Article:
A concise history of the UNIX operating system. Includes bibliographical references (p. 235-237) and index.
A collection of papers originally published in The Bell System Technical Journal written by some of the creators and early users of the UNIX Operating System.
Both novice and experienced users will appreciate this work. It provides an understanding not only of how to use the system, its components, and programs, but also how they fit into the total UNIX environment.
This is the original book describing the C programming language. Like `The UNIX Programming Environment' this book is clear, concise and elegant. This is a classic text and a collector's item.
A classic tome on programming style that teaches by example. This book is a must-read for every coder.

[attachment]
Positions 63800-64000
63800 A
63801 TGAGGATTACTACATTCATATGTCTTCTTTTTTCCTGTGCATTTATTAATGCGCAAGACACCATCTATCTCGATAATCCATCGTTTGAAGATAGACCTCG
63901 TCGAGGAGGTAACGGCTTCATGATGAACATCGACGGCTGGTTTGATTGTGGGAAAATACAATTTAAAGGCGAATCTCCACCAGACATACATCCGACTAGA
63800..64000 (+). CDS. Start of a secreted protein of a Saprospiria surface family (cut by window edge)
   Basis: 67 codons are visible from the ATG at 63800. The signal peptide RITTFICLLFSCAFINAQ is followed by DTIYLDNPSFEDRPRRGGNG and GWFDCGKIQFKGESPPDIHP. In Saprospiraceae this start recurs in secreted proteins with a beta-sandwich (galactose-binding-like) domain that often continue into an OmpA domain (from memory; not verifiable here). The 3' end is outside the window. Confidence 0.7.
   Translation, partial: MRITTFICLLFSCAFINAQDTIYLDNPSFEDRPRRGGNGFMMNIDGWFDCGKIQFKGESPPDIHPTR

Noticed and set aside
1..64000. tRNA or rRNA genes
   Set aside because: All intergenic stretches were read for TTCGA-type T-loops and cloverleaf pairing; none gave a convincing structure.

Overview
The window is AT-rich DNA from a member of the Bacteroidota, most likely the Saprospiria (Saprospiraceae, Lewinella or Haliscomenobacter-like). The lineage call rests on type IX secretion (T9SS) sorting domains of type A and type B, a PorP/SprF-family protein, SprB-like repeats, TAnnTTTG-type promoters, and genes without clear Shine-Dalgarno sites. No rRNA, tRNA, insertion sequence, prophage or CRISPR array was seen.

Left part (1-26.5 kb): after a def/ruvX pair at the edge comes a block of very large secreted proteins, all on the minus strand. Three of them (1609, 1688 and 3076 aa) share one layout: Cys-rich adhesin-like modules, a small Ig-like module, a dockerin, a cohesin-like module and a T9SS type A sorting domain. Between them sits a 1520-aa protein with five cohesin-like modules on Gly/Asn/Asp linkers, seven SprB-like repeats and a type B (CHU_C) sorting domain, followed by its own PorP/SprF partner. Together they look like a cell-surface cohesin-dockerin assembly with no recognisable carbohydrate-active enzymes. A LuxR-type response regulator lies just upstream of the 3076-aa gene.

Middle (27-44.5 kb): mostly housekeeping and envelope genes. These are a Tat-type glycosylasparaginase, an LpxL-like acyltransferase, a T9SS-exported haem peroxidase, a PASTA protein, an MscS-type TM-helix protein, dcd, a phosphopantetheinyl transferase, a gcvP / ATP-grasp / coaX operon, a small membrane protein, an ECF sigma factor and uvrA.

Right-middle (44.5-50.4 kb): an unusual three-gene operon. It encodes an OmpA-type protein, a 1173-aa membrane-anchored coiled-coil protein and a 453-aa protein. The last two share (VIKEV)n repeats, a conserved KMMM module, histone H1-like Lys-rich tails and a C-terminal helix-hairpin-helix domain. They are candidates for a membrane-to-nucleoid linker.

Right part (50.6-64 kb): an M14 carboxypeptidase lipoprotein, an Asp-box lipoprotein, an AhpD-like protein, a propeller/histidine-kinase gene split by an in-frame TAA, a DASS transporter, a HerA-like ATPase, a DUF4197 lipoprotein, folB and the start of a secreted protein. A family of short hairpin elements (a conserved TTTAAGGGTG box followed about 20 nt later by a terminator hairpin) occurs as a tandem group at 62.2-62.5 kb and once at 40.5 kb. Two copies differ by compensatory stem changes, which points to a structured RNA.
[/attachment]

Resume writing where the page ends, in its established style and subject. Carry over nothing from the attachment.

With the same insight and authority that made their book The Unix Programming Environment a classic, Brian Kernighan and Rob Pike have written The Practice of Programming to help make individual programmers more effective and productive. The practice of programming is more than just writing code. Programmers must also assess tradeoffs, choose among design alternatives, debug and test, improve performance, and maintain software written by themselves and others. At the same time, they must be concerned with issues like compatibility, robustness, and reliability, while meeting specifications. The Practice of Programming covers all these topics, and more. This book is full of practical advice and real-world examples in C, C++, Java, and a variety of special-purpose languages. It includes chapters on: x debugging: finding bugs quickly and methodically x testing: guaranteeing that software works correctly and reliably x performance: making programs faster and more compact x portability: ensuring that programs run everywhere without change x design: balancing goals and constraints to decide which algorithms and data structures are best x interfaces: using abstraction and information hiding to control the interactions between components x style: writing code that works well and is a pleasure to read x notation: choosing languages and tools that let the machine do more of the work Kernighan and Pike have distilled years of experience writing programs, teaching, and working with other programmers to create this book. Anyone who writes software will profit from the principles and guidance in The Practice of Programming.